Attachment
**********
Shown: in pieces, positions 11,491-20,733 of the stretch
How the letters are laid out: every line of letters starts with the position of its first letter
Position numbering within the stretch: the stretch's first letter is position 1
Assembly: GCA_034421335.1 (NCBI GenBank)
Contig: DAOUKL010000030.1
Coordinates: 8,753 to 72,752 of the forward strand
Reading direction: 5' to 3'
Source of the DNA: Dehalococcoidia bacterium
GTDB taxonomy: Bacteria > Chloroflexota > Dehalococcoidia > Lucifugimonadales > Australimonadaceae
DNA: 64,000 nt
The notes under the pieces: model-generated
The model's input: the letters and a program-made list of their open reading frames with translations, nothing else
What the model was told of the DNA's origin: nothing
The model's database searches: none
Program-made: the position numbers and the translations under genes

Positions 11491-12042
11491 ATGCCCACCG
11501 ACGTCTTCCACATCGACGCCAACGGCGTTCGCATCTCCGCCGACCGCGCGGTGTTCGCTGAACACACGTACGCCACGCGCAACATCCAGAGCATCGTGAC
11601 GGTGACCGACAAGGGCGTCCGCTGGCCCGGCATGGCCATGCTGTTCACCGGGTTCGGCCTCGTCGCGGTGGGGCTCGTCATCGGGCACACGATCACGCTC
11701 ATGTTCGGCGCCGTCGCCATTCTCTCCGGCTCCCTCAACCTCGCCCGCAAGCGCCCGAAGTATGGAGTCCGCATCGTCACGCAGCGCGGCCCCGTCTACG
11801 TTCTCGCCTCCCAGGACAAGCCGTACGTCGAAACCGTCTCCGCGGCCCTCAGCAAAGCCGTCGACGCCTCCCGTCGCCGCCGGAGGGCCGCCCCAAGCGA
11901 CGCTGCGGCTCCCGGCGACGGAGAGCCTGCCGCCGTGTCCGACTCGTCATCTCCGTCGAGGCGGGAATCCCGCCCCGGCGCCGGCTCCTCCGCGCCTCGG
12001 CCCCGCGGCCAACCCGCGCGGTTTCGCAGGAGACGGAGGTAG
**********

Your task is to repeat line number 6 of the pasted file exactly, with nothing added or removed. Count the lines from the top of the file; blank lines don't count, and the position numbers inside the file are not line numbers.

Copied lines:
Coordinates: 8,753 to 72,752 of the forward strand